An Example of Successful Conjunctural Analysis


On the podcast, Poblet told a story about groups working to stop gun violence coming together.


In 2012, in Florida, a group called Dream Defenders (DD) came about after the killing of Trayvon Martin, and they fought to end the Stand Your Ground law.  Today, DD is organizing Black and Brown youth to build power to advance a new vision they have, of safety and security – away from prisons, deportation, and war – and towards healthcare, housing, jobs and movement for all.


Later, in 2018, survivors of the Parkland school shooting, also in Florida, created the organization March For Our Lives to fight for stronger gun laws to protect kids.  The group had an immediate impact and brought major attention to the issue.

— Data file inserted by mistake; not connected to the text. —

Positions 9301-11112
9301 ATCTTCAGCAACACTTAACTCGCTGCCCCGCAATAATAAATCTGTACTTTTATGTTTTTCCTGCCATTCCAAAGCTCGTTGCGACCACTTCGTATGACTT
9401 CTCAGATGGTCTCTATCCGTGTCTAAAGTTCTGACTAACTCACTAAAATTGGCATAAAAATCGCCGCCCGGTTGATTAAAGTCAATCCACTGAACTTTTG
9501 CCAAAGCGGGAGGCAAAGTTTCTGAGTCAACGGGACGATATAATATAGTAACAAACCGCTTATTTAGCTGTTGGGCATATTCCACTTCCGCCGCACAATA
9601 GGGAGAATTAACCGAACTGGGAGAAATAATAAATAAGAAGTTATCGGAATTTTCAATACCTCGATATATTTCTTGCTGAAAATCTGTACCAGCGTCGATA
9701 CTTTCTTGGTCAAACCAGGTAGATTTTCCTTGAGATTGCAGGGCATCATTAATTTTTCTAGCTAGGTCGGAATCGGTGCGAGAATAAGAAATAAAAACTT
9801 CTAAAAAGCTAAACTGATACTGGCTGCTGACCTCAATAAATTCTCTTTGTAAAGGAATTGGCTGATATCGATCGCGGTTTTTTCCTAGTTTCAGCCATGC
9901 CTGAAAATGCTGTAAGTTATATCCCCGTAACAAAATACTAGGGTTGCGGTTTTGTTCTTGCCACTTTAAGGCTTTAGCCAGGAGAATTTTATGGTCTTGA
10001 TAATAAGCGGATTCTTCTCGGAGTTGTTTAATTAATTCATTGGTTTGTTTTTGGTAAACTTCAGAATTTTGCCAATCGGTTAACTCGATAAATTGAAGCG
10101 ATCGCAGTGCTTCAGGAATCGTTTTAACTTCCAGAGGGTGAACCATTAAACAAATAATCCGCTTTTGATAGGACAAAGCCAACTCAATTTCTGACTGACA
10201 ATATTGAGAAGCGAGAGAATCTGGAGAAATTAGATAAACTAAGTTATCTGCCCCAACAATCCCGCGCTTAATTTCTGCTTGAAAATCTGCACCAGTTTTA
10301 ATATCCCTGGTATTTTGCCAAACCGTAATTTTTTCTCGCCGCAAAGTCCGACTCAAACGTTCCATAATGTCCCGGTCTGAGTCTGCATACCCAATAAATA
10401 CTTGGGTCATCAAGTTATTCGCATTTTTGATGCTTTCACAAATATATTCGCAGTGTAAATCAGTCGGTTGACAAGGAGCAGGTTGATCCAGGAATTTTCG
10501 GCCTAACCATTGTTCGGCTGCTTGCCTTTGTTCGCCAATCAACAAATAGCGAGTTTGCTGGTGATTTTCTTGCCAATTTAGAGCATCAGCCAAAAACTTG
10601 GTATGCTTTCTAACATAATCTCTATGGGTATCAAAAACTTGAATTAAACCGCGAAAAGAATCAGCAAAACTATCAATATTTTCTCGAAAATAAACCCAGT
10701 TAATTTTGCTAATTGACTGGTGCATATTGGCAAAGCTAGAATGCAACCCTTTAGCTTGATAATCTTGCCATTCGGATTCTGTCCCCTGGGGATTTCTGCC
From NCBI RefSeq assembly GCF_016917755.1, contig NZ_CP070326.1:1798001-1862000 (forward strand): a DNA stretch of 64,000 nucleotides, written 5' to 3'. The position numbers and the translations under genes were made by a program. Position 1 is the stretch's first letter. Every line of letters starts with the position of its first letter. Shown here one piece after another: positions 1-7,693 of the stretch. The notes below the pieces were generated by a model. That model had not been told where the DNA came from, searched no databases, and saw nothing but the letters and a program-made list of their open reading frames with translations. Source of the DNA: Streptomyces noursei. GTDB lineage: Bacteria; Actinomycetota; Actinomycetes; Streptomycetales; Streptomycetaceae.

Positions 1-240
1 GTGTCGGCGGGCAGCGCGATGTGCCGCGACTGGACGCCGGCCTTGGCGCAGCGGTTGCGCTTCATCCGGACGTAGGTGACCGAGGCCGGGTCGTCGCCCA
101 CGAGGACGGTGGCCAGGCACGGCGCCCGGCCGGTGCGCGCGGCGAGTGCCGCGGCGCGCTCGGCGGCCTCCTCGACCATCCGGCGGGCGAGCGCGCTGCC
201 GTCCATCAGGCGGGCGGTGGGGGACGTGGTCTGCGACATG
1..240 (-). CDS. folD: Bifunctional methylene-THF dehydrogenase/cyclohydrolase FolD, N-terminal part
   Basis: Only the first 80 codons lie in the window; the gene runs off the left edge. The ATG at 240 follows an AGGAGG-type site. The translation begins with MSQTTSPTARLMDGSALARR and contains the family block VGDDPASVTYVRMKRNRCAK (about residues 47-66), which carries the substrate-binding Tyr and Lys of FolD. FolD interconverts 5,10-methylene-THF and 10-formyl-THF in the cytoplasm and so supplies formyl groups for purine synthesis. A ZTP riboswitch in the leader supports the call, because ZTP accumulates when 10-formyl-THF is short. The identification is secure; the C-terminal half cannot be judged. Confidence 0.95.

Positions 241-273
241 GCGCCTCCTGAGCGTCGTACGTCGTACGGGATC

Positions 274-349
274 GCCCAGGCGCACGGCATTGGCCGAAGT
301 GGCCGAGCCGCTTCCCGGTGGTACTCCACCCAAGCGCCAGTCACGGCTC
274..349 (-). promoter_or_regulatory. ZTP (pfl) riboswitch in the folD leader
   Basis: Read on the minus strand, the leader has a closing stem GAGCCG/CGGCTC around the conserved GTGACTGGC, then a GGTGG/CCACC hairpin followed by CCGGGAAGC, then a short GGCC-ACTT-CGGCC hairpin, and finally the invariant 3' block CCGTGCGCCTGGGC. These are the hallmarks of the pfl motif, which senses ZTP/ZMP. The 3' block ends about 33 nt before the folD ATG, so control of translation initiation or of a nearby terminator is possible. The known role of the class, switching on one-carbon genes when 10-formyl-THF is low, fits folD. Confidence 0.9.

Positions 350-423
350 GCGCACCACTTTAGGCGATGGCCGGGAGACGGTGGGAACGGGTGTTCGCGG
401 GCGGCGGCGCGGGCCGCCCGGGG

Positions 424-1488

As Poblet described it, Dream Defenders, in analyzing the situation at that point, recognized that March For Our Lives was making progress advocating for goals similar to theirs (I’m paraphrasing).  So Dream Defenders recognized that perhaps they could all be more successful if they came together, and they began working with March For Our Lives. 


Florida politics being what they are, not much has happened on gun issues there in the state Legislature, but there has been movement in public opinion and laws elsewhere, and there was a new bill offered by Democrats on the recent 6th anniversary of Parkland.


Regardless, organizations will succeed more with robust "Point A' discussions.